We posted our first X48 review just two weeks ago, but you can expect many more in the weeks to come, as we have somewhat of a stockpile. But today we will be focusing on one, Gigabyte’s X48T-DQ6, a serious enthusiasts offering that promises the ultimate in performance and features.
Last fall, I took a look at Gigabyte’s GA-X38-DQ6 which is close to identical to the one we are looking at today. Besides the minor color changes on various components, the primary difference is the chipset. This is not much of a surprise, however, as X48 itself isn’t a brand-new chipset except with the name. It takes X38 and adds a native 1600FSB setting… and that’s about it.
We found the same to be true for the ASUS P5E3 Premium WiFi-AP @n that we posted a review for earlier this month. The board in itself was near-identical to the P5E3 Deluxe, except for absolutely minor changes, such as the different-colored shields on the heatsink. Other than that, they were identical.
The lack of differences is something that should be stressed, because the fact of the matter is, most X48 boards are identical to their X38 predecessors, in both features and capabilities. X48 might open up a native 1600MHz FSB, but I’ve never come across an X38 board (or P35) that couldn’t hit at least 470MHz FSB with a Quad-Core. So native or not, it’s not as though X48 allows more breathing-room. The parts will be better binned, though, but I’m not confident that real differences will be seen, even with overclocking.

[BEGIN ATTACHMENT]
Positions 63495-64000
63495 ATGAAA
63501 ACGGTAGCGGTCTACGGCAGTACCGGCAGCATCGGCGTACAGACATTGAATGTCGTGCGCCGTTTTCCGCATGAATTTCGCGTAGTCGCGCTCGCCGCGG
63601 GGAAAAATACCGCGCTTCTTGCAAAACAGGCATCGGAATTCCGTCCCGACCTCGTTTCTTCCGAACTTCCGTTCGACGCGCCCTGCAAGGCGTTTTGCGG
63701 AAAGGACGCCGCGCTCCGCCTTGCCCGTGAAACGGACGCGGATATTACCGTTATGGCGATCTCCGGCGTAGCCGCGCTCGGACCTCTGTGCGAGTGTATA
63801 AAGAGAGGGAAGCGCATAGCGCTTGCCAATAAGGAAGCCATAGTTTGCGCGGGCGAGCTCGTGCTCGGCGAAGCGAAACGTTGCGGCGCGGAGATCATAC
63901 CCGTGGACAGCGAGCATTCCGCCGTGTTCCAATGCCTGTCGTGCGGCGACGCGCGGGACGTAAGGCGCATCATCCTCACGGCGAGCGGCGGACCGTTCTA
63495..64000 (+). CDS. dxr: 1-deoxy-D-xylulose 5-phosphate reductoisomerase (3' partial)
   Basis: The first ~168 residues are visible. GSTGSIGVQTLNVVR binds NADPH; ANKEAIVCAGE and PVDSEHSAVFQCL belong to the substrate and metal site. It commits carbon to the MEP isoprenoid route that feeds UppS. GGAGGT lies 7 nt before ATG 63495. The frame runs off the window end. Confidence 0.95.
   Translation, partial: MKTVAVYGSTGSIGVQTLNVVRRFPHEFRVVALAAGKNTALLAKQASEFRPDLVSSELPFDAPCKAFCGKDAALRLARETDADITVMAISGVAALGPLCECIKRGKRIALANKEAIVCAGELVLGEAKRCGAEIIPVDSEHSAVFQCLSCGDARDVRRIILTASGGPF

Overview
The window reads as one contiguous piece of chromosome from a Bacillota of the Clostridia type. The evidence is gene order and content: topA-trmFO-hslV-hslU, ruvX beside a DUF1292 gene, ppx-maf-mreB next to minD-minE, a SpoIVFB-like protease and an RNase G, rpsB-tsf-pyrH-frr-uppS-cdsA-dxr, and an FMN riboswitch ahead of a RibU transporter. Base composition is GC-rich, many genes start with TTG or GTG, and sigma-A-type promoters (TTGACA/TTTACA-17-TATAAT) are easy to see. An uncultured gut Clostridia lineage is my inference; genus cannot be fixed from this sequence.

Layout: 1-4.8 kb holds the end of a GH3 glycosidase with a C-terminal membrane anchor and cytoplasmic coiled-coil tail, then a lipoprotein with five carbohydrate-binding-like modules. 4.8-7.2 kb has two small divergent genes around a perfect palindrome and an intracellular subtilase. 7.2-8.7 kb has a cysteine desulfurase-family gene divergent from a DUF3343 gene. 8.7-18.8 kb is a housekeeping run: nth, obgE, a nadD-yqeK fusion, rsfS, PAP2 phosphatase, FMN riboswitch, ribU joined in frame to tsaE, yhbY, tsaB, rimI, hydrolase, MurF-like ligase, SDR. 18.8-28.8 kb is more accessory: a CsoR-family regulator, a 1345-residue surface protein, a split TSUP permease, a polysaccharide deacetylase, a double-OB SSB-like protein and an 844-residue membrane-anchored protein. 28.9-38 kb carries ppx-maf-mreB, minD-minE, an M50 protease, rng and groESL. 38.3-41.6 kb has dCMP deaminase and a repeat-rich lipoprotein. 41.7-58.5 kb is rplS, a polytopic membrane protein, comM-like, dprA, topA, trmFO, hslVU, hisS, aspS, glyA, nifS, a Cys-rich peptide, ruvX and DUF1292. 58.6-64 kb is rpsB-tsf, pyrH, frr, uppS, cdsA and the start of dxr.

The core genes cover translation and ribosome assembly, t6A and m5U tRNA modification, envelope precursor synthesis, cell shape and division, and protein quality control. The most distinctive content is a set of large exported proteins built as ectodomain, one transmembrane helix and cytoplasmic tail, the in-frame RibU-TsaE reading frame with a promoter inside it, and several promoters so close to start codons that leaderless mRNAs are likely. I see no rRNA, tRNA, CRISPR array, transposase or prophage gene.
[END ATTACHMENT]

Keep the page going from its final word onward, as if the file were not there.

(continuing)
This particular board retails for around $330, which is not that cheap. But the premium comes with DDR3 support. As we found out, that premium is around $40, since the DDR2 version of the board retails for around $290. If you want to save some money and stick with DDR2, I’m doubtful you will see any real performance decreases when compared to this one.
Gigabyte and ASUS are the two main players right now, and for good reason. Both companies are massive, so they can easily afford cases upon cases of Red Bull for their R&D departments. All the rage lately is for power savings, which Gigabyte wraps into a “DES” (Dynamic Energy Saver) technology on their boards. ASUS has EPU, which has similar goals in mind.
Both companies are in a debate right now, as Gigabyte recently invited a bus-load worth of the media to a private event in Taipei. There, Gigabyte railed ASUS for their “lies” and useless EPU. They even went as far as to say EPU is “fake”. I wish I were able to spread the press materials that we were given (I was not at the event, but received the documents afterwards), as they are a humorous read.
But that’s a topic for another article. Once we receive a P45 Gigabyte board, then we’ll put their DES against EPU on the ASUS P5Q Deluxe, to see who reigns supreme.
The X48T-DQ6 is Gigabyte’s highest-end X48 offering, so they didn’t skimp on anything. A 12-phase power solution is used here, which helps with efficiency, but not so much with overclocking, as we’ll see shortly. Two PCI-E slots are included for those with dual ATI cards capable of Crossfire mode, and the connectivity options are quite good.
For improved power efficiency, the board includes high-quality components, such as Ferrite Core Chokes (comprised of iron oxide to hold energy longer), lower RDS (on) MOSFETs (to produce lower switching resistance) and Lower ESR solid capacitors, which are designed to last far longer than standard capacitors.
Available are eight S-ATA ports, all the various headers for extra connectivity, and eight USB ports available on the back panel. If you connect the two USB ports on your chassis, you will have ten to deal with. That’s about six more than I actually have the need for, but for those with numerous peripherals, it’s a welcomed number.
On top of that, the board boasts DDR3-1900 speeds, which means hitting a 475MHz FSB overclock should be no problem at all. The “DDR3-1900” may be a bit conservative, since we’ve rarely seen an X48 board that couldn’t do 500MHz quite reliably, but it’s better to be safe than sorry, as they say.
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